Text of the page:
Featured post

History Lessons

"We need to be reiterating the benefits of Brexit. This is so important in the history of our country, it’s Magna Carta, it’s the burg...

Thursday, 3 December 2015

In Defence of Doubt

  ‘Freedom is always the freedom of the one who thinks differently.’ (Rosa Luxembourg)


The debate is over. Or, at least, the votes in parliament have been counted, and MPs have voted to support British planes to bomb targets in Syria.  For many outside observers (me, at least), the whole issue was shot through with complexity and unpredictability: who can say whether action or inaction will lead to more beneficial (or less harmful) outcomes? However, there are debaters, both in and out of parliament, who have treated the issue as if the right decision was obvious, with no room for legitimate disagreement: to some it was a war against ‘evil’, while for others it will prove to be ‘another Iraq’. The Prime Minister, who should know better, made an undignified slur against the leader of the opposition. He was in turn mocked for a lack of planning, as if a war could be arranged like a game of chess, in which the actions of the neatly ordered sides could be easily predicted in advance. For those of us struggling to keep up with all of this hot air, it was tempting to simply join one side or the other in their clamourous conviction.

Let’s turn back briefly: it is Paris, and the year is 1793[2]. The revolutionaries have dethroned and executed the king, declared a republic and chosen a new assembly based on universal male suffrage. Surrounded by enemies, the majority of the deputies seek refuge in certainty: on the left, Citizen Danton calls for ‘audacity, audacity, always audacity’ to save France. On the right, the Girondins are unimpeachable in their moral integrity – their speeches enable them to find new ways to protect la patrie from the evil machinations of their political opponents. Squished between the warring factions are the Plain, usually known more derisively as ‘the marsh’, weedy, weak-willed and hesitant deputies who vote sometimes with one faction, and then the other. Their lack of conviction is always emphasised in contrast to the ‘Mountain’, the group of deputies who thrive on conviction and certainty, and whose speeches argue relentlessly for courage, virtue, and inevitably, masculine strength. To sit in the Mountain is intoxicating – to know that you and your companions are alone responsible for the defence of all that is good in the revolution, and that together its enemies can be weeded out and defeated. These are the men that are willing to terrorise France, in order to save her.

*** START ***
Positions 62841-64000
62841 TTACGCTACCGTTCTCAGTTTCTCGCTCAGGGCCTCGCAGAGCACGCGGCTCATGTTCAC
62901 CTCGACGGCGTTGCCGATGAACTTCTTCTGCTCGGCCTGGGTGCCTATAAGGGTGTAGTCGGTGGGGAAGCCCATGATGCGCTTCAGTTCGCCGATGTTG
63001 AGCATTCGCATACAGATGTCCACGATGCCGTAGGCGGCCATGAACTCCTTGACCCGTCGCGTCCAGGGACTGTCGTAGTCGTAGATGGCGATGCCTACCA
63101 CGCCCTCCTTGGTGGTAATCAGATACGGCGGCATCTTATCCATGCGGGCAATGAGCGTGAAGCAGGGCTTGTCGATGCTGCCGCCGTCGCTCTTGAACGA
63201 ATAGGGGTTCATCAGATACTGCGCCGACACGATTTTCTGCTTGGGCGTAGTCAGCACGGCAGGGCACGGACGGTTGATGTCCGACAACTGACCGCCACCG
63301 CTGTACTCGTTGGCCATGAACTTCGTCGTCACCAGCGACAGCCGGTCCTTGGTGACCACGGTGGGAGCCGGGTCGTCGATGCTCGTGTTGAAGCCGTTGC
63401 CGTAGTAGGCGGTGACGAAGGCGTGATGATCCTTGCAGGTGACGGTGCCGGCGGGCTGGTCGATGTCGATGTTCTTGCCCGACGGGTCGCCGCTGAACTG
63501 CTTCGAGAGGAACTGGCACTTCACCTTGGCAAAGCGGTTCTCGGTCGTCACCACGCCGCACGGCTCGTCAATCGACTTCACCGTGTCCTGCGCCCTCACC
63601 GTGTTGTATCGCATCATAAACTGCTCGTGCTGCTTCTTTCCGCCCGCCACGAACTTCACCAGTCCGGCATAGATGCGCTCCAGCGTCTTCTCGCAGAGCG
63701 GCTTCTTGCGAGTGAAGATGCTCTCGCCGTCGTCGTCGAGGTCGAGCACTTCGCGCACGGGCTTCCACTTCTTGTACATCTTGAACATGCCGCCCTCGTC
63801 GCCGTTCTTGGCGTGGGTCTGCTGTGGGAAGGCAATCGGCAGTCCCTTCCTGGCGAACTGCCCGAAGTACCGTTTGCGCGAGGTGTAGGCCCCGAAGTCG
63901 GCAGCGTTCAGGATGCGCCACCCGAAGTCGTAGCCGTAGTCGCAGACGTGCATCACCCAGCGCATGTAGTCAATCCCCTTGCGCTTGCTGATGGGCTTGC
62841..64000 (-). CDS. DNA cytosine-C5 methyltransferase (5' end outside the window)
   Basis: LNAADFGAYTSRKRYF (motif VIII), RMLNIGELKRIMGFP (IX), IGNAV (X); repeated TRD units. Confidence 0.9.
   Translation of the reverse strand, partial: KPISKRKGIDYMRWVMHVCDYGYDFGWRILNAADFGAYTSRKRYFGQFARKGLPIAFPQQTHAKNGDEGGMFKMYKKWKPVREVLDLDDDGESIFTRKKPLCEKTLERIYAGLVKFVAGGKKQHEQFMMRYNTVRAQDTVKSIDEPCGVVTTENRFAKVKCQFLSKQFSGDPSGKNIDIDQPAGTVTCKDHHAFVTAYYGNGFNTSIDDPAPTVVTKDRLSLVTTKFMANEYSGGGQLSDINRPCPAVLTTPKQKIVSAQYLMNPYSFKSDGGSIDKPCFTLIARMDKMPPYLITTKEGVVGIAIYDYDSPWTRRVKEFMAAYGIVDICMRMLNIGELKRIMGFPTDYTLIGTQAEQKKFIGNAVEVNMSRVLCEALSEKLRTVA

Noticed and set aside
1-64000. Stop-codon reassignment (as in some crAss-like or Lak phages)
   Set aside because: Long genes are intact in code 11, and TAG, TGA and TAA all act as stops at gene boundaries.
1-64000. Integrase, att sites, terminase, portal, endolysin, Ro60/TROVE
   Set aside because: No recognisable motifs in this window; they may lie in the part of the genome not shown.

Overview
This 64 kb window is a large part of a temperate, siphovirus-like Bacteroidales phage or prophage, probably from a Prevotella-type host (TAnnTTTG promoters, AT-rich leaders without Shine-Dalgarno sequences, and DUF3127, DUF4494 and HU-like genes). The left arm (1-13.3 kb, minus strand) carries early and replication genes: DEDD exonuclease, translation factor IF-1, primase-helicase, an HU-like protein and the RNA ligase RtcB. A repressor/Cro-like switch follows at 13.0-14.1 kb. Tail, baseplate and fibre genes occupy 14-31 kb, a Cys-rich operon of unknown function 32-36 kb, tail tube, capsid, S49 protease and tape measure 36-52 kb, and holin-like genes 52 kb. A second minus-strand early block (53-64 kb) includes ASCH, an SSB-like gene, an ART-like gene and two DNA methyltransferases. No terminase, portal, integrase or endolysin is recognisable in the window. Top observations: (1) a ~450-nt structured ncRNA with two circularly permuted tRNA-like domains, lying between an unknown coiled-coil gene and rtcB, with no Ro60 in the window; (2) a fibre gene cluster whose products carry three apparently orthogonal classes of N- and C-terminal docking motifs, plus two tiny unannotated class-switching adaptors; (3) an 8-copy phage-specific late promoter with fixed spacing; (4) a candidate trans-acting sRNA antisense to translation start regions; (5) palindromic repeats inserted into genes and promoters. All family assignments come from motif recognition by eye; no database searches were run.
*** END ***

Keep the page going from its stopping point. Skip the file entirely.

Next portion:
The leaders of the ‘Mountain’ made a great virtue of their pure intentions, and of their contempt for compromise.  They castigated moderate voices, usually accusing them of a secret pact with the country’s enemies. Faced with such powerful rhetoric, their opponents lost credibility, enabling the ‘Mountain’ to seize power. In office, these idealists wrecked France. By the middle of 1794, over 40,000 had fallen victim to summary execution, including almost all of the leading Montagnards and Girondins who had abused each other so freely in 1793. In the end, the only prominent figures left belonged to the much-derided ‘marsh’, who took on the heavy responsibility of dragging France away from rule by fear. One such leader, Sieyès, was asked what he had done during the Terror, to which he replied simply ‘I survived’. The modern descendants of the ‘marsh’ are similarly unfashionable. Moderate politicians are dismissed not only for their arguments, but because their very moderation makes them suspect: they are ‘red Tories’ who fraternise with the enemy, or woolly liberals who bend with the wind, interested only in their own advancement. But since certainty can be such a powerful tool of suppression and political control, I’m glad that we have leaders who don’t always share it. 

[1] After so much discussion about the Syria vote, I found that listening to this episode of the 'Moral Maze' on doubt vs. certainty clarified my opinions (thank you, Gaffer). In  addition, I had a very useful conversation with Andrew Lin, who helped me to moderate my own line of argument. The views expressed are, of course, my own.
[2] According to their respective opponents, the deputies on the Right in the National Convention (the Girondins) were a collection of traitors and warmongers, whilst the deputies on the Left were rabble rousers and, inevitably, ‘terrorist sympathisers’. There aren’t many forms of political discourse that we don’t more or less owe to the debates of the French Revolution

No comments:

Post a Comment